My last visit to Colonial Williamsburg this spring happened to coincide with the American release of Apple's new iPad, the electronic device that has all of publishing holding their collective breaths. Worry not: a lengthy discussion of how exactly the iPad and other e-readers will ultimately change our concept of books has no place here in our small, historically nerdy-girl world. But as I stood in the printer's shop at CW, my head spun with the enormous difference between Now, and Then.
In the 1770s, the printer owned the actual printing press and the business. The printer oversaw the business, taking orders as well as editing the copy, and often even writing it as well. In the case of newspapers, the printer's duties could also include choosing which articles to "borrow" from other papers (for this is well before copyrighting) and selling and writing advertisements and public notices for lost property.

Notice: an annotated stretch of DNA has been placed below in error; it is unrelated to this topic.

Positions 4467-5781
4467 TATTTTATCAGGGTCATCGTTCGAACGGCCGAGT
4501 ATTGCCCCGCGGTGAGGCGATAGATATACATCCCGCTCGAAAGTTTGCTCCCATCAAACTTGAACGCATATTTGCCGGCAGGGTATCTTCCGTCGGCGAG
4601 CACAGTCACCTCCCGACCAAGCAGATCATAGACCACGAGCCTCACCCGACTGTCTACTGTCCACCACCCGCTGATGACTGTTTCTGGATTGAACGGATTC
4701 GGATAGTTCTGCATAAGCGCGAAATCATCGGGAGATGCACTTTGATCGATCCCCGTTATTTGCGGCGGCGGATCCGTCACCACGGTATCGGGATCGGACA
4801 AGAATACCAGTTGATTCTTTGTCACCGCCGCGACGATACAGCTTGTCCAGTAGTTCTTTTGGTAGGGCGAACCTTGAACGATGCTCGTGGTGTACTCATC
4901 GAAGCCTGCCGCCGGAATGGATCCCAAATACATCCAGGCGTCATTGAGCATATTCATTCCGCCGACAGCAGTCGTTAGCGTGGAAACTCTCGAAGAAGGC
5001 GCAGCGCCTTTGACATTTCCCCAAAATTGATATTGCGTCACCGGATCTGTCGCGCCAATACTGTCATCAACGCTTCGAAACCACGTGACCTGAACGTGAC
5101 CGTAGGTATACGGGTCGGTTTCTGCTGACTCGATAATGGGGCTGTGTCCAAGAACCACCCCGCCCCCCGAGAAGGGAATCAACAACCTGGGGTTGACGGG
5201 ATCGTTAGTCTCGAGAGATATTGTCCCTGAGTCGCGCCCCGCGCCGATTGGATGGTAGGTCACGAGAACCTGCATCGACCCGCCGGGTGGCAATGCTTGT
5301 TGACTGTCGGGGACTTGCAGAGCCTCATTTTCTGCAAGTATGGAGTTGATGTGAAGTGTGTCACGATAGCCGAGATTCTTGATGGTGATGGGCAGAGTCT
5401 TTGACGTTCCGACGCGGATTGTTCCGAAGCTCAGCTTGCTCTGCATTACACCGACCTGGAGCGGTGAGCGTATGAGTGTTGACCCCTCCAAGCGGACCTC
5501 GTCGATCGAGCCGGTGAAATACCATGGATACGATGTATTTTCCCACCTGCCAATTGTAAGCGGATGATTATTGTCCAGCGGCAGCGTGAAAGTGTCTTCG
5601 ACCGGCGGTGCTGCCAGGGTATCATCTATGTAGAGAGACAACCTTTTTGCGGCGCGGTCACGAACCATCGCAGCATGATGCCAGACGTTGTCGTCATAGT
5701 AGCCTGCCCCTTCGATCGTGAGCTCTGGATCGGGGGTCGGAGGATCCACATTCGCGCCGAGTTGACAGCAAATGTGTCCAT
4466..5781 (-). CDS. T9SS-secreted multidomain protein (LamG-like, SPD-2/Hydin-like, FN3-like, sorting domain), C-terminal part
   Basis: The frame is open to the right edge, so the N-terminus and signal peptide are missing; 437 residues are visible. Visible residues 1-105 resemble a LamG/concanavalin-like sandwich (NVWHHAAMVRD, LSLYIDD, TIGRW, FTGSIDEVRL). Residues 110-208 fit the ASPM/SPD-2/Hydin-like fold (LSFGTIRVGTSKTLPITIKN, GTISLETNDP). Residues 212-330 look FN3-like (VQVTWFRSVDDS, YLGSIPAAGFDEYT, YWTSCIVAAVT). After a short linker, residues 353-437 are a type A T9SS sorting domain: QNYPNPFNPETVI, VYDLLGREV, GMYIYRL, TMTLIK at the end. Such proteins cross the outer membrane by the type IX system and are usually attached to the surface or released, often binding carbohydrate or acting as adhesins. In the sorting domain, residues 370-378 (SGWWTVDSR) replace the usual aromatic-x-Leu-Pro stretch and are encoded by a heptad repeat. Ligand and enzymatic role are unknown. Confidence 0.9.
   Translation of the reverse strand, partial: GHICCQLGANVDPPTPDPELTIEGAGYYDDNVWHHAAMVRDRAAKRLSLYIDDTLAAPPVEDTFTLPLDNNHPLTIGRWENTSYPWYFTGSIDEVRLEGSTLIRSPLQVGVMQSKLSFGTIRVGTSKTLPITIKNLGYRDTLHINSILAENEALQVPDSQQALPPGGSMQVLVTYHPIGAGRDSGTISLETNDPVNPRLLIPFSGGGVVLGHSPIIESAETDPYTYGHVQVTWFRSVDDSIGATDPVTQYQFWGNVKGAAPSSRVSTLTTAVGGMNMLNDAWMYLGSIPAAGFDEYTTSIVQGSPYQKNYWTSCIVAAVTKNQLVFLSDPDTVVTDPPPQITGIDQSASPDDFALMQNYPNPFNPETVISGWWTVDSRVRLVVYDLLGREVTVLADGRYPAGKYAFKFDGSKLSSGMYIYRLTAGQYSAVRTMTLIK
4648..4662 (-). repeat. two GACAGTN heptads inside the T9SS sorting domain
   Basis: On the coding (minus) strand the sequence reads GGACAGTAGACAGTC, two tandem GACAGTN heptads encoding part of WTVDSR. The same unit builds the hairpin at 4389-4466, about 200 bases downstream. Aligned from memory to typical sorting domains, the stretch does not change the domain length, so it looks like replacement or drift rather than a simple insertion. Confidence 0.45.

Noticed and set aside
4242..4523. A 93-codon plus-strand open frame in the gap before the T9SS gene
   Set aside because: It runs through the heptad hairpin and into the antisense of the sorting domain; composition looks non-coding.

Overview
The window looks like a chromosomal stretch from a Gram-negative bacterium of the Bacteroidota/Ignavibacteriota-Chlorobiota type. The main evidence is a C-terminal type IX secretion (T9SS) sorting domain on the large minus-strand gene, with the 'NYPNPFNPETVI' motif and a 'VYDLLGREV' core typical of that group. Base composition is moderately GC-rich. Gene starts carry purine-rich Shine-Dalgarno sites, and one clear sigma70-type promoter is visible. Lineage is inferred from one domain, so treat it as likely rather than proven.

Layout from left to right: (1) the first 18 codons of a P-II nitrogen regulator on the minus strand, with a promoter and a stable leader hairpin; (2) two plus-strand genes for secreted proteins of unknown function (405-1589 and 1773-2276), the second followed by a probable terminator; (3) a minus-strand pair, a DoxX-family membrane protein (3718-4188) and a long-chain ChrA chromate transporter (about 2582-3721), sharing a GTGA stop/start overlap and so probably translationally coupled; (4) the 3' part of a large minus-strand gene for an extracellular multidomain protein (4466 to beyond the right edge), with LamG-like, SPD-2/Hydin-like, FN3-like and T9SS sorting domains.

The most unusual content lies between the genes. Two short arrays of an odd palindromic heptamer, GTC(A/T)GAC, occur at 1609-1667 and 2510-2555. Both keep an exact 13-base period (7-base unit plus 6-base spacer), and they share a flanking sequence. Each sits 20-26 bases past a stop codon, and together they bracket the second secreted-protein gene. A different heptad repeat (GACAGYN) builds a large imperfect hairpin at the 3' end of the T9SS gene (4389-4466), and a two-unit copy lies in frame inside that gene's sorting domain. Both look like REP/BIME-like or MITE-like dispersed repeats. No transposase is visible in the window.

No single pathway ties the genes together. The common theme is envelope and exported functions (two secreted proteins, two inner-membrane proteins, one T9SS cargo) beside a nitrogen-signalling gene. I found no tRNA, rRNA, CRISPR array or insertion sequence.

All printed matter began with movable type, one single cast-lead letter at a time. The best type was Dutch or French, and costly enough that an average printer set each page or signature at time, ran off the number of sheets required, and then broke up the type to reuse it. The compositor arranged the type and each page's layout; this required both skill and literacy as well as an "eye," especially since everything was done entirely in reverse. The pressman was hired more for brawn than brains, working the heavy wooden press and making the impression into the paper. Together the pair created the printed page, but even working as a team, it wasn't a speedy process. Setting type for a single newspaper page could take twenty-five hours or more; for the single page of a book, composition could take six hours.
Six hours! And that didn't preparing the paper, inking the type, making the impression, or drying the sheets, and it certainly didn't include the cutting, trimming, stitching, and binding that were part of the bookbinder's trade. (See here for more step-by-step information about 18th c. printing.) As I watched the demonstration, I thought of this blog, and how quickly I can "publish" my writing for readers by way of Blogger. In less than an hour's time, I can write a blog, choose and size my illustrations, "compose" it, and then with a single ink-free finger, distribute it to all of you around the world. What 18th c. printer could even conceive of such a luxury? Or, in turn, how can I imagine reverting to such a laborious and time-consuming process?